The now defunct independent foreclosure reviews launched by federal regulators to detect mortgage servicing issues became tainted by a lack of clarity, transparency and consistency, the Government Accountability Office says in a new report.
Federal regulators finalized a multi-billion deal with more than a dozen mortgage servicing companies this year to compensate eligible borrowers harmed by the foreclosure crisis.
The objective of the settlement was to effectively replace the independent foreclosure review process with a one-time deal to compensate distressed homeowners.
Although the settlement proved to bode well, lawmakers have joined forces, demanding further transparency, documentation and information into the review process. And the GAO report seems to mirror some of the lawmakers concerns.
In fact, lawmakers called for the Government Accountability Office to examine the process, which led to the GAO's less-than-stellar conclusions on Thursday. One of the big issues raised about foreclosure reviews was the selection of contractors to assist in the process.
Congresswoman Maxine Waters. D-Calif., who was among those who requested the study, said she plans to introduce legislation to address the problem of relying on outside contractors for enforcement actions.
"The report confirms that the Independent Foreclosure Review process was poorly designed and executed," Waters said.
She added, "The GAO demonstrates that the projected error rates which were used to negotiate a settlement had littler bearing in fact. The report should serve as a wake-up call."
The foreclosure review process was ordered in 2011 by the Office of the Comptroller of the Currency and the Federal Reserve to compensate borrowers, some whom lost their homes through foreclosures as a result of poor documentation. This process was replaced by a $9.3 billion settlement with banks including JPMorgan Chase (JPM), Bank of America (BAC), and Wells Fargo (WFC).
"Ultimately, the complexity of the foreclosure reviews and limitations in regulators’ guidance and monitoring of the foreclosure review challenged their ability to achieve the stated goals," the GAO report noted.
Additionally, "Other efforts related to guidance and monitoring may have exacerbated the challenges and complexities inherent in the process. In particular, existing guidance on sampling was ambiguous, leading to inconsistent sampling methodologies used by consultants, and did not include key oversight mechanisms to facilitate assessment of the extent to which consultants had identified as many harmed borrowers as possible."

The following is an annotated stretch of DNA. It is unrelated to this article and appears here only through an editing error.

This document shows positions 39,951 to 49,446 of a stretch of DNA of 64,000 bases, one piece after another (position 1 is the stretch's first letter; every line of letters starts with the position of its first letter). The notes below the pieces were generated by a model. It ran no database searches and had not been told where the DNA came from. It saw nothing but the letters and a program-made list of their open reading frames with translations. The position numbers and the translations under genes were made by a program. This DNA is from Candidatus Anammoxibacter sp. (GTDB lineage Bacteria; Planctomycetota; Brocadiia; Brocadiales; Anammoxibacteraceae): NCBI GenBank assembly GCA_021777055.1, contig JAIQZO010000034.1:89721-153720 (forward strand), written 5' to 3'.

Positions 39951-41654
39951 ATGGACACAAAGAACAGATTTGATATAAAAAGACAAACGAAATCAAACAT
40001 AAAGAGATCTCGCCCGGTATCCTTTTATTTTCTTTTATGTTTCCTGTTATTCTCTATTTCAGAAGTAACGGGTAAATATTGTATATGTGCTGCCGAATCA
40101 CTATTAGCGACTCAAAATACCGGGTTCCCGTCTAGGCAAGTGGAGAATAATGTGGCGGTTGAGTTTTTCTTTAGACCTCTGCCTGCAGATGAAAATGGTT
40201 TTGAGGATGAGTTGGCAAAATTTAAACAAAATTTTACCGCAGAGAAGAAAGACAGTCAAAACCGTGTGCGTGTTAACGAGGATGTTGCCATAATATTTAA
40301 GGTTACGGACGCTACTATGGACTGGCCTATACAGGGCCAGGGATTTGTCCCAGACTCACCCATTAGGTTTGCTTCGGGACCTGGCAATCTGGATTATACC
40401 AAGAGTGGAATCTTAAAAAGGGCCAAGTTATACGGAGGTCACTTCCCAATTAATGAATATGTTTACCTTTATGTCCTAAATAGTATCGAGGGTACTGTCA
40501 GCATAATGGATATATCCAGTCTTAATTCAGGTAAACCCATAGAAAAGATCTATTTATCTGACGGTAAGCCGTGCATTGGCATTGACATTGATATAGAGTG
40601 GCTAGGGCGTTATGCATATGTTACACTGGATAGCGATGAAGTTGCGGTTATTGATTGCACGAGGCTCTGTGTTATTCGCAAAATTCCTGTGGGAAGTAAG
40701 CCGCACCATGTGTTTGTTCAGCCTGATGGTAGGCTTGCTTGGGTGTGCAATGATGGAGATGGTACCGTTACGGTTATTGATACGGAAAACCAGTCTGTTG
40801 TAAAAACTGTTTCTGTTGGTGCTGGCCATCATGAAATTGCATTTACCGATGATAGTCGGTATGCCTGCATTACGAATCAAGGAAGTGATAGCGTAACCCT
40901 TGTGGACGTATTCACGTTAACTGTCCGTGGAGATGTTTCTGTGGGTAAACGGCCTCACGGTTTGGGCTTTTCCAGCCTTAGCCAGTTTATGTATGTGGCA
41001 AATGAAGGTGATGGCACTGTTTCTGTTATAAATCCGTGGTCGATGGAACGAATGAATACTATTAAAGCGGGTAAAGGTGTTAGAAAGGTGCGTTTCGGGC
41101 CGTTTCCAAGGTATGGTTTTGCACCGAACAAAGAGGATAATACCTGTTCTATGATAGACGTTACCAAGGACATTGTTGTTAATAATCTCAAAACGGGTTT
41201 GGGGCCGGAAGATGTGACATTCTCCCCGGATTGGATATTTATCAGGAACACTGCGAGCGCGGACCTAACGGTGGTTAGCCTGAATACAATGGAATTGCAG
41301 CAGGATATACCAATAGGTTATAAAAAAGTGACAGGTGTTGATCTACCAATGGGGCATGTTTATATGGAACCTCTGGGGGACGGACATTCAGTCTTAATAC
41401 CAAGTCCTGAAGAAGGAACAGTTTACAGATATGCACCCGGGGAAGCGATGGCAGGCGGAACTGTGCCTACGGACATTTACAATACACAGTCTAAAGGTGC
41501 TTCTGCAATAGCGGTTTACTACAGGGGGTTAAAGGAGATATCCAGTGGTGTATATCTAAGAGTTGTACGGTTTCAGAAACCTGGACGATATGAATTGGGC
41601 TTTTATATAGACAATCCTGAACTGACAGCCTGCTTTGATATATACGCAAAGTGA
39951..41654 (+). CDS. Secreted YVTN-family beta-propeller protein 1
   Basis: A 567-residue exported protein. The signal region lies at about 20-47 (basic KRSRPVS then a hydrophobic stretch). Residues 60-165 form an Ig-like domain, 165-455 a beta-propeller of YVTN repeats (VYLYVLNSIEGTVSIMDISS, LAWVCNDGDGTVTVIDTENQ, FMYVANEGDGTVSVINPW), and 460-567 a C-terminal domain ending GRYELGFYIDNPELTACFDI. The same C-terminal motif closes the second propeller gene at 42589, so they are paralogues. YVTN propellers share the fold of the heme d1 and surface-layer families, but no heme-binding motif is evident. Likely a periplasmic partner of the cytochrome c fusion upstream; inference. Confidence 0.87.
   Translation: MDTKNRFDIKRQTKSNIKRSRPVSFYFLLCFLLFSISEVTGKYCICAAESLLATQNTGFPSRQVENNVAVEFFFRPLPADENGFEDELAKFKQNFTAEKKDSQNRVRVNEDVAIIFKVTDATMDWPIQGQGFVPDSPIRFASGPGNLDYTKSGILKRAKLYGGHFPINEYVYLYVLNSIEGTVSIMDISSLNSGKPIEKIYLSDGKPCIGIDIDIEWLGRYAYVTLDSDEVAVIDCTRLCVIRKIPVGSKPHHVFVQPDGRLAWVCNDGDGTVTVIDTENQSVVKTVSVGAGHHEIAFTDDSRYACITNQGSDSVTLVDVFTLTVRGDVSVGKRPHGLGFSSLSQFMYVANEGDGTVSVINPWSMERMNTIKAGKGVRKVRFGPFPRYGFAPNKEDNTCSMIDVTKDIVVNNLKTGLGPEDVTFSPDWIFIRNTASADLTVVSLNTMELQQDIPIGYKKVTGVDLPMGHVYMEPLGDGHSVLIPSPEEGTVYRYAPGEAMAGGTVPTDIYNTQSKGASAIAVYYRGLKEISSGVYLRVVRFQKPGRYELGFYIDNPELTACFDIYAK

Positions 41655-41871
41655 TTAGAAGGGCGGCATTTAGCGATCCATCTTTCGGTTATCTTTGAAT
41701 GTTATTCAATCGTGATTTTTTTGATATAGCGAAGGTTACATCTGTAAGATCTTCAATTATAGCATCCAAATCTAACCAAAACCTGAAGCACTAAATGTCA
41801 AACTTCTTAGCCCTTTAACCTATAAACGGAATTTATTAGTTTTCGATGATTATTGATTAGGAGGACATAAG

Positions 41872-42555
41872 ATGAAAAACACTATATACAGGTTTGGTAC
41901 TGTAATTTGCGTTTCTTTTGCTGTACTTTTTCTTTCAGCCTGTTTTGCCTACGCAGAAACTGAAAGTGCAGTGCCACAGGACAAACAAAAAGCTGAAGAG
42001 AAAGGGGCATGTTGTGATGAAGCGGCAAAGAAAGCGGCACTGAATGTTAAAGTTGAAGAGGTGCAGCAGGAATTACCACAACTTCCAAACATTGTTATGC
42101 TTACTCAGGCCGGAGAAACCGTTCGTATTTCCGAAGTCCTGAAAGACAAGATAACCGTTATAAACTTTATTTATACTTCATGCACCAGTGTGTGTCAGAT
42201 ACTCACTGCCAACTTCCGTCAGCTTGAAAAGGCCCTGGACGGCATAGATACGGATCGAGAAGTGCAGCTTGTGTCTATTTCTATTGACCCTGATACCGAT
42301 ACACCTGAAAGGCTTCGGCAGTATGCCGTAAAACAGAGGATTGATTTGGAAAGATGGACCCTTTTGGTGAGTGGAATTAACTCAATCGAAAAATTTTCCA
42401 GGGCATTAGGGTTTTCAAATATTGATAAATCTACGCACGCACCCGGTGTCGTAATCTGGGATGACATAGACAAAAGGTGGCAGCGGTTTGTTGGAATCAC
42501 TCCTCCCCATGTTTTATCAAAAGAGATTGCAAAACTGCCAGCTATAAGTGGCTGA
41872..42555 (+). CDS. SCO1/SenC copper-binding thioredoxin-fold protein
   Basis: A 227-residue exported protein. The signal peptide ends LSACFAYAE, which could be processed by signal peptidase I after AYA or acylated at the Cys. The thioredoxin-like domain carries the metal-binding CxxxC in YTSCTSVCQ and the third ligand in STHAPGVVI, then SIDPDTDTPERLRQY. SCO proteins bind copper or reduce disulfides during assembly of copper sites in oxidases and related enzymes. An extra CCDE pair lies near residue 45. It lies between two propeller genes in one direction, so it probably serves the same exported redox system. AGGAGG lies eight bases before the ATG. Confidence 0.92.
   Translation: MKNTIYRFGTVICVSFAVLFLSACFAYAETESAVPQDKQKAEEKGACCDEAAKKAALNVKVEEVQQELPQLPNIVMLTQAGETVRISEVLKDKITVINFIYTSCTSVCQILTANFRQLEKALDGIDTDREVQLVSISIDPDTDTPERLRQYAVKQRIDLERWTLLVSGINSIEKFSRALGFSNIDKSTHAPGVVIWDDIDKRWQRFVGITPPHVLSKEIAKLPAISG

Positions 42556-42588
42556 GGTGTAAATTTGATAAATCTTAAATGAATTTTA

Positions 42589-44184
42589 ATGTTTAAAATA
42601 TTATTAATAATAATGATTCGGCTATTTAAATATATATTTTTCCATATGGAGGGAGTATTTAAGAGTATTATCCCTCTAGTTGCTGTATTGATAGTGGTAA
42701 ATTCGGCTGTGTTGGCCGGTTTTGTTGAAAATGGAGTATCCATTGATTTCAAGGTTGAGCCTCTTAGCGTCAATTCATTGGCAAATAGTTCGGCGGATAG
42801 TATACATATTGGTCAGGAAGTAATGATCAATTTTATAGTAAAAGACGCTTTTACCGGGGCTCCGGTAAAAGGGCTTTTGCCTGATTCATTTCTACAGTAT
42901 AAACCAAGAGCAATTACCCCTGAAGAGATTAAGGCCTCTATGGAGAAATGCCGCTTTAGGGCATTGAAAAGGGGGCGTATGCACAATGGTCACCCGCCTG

With servicing issues continuing to be contentious, the California Reinvestment Coalition issued a statement, saying the organization believes banks are violating several consumer protections that were mandated by the $26 billion National Mortgage Settlement as well as the California Homeowners Bill of Rights.
"Client's requests are denied for missing documentation that has already been provided, and sometimes referred back to foreclosure without ever getting a return call from their single points of contract (SPOC)," said Cheyenne Martinez-Boyette of Mission Economic Development Agency. "The SPOC has been completely ineffective in creating a basic and fundamental avenue of communication between the servicer and their customer."
Third-party consultants and law firms told the GAO that the size of the loan files and the scope of the file review made the process 'complicated and time-consuming.'
For instance, some files contained as many as 50 documents, comprising more than 2,000 pages.
As a result of unclear foreclosure review guidance, third-party consultants had to use additional judgment and interpretation when applying certain guidance, which increased the risks of inconsistency among review results, the GAO report alleged.
Consultants also said that regulators would issue critical guidance throughout the review process and frequently update regulations, expanding the scope of the reviews, which contributed to delays, according to the agency's review of the data.
To potentially reduce the number of foreclosure errors that were hampered by poor planning from the regulators, the GAO has provided three recommendations to the OCC and the central bank.
The revisions include improving oversight of sampling methodologies and mechanism to produce better consistency and to identify and apply lessons from the foreclosure review process and development as well as implement a communication strategy to better ensure transparency.
"In commenting on the report, OCC and the Federal Reserve both identified actions that they have taken or planned to implement the recommendations," the report stated.